As the snow came falling down two weeks ago, I almost had a fare to Southend Airport.

After the closure of successive airports and cancellation of rail services due to inclement weather, it would have worked out at more than £300.

Money was no object, to this passenger.

As it was, the destination was changed twice and we ended up trying to locate a newly-renamed hotel at Terminal 4, near Hatton Cross bus station at Heathrow.

It came out on the metre to a fare of £183, and I was back in Abingdon in time for the afternoon rush hour.

But some years ago, though, I did actually drive to Southend, with a parcel which I had collected from a small independent business in Abingdon.

Both the cost of the items in the parcel and the cost of the taxi fare were already paid in advance by credit card, so it was money already in the bank.

Back then, it was my largest ever fare.

At a drab 1930s shopping parade in Southend-on-Sea which had clearly seen better days, I was to meet a person to hand over the parcel.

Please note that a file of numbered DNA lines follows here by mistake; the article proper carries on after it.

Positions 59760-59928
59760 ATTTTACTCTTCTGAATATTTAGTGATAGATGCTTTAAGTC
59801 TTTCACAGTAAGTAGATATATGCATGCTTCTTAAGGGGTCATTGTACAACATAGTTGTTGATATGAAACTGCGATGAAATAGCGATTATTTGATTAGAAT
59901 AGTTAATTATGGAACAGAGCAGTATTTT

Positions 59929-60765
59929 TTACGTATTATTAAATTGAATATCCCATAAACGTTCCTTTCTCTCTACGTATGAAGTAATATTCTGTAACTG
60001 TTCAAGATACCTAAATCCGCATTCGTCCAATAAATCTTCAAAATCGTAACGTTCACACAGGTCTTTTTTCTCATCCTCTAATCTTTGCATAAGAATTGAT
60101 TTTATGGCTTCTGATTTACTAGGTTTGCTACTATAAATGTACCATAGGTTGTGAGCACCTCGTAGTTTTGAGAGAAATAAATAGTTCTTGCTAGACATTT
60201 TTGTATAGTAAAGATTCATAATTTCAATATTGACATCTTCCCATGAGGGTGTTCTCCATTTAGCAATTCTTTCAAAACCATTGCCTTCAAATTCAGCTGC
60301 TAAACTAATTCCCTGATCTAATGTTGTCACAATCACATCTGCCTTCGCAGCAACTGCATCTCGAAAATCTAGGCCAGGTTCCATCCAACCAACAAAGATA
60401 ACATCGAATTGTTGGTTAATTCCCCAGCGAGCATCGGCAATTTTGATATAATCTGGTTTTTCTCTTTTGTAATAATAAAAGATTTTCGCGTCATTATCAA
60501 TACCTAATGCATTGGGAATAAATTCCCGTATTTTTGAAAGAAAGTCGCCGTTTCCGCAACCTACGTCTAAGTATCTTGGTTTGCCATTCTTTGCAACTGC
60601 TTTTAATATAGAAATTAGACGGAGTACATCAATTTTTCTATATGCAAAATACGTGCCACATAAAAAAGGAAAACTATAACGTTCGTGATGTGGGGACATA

They emerged from the shadows and asked me:"You will be alright, won't you, mate? You will get paid for this?"

They showed some semblance of concern for me, a taxi driver who for all they knew, was on minimum wage.

In retrospect, it was the first sign that something was not quite right about this transaction.

It subsequently transpired that this person was one of the final links in a reprehensible chain of turpitude, stretching all the way back to the other side of the world.

A credit card had been stolen in Western Australia, in the middle of the night.

Before the victim was even aware, his details had been sent halfway around the world to the UK, eventually passed to a person who successfully used them to order small, high-value items from Abingdon, for delivery to Southend-on-Sea.

The card-holder was eventually compensated. Ultimately, though, we were all conned: card holder, local small business, taxi operator, taxi driver.

Further research afterwards suggested that this is a scam which periodically travels around the small provincial towns of the UK, like Abingdon.

For these towns are much more likely to contain small independent businesses susceptible to this kind of act, than larger businesses not run by their owners, which can afford to turn away the work.

The old adage that if it seems too good to be true, it probably is, obviously applies.

But in an age of austerity, every sale counts for the small business, and there are many threats to the self-employed sole trader trying to eke out a living.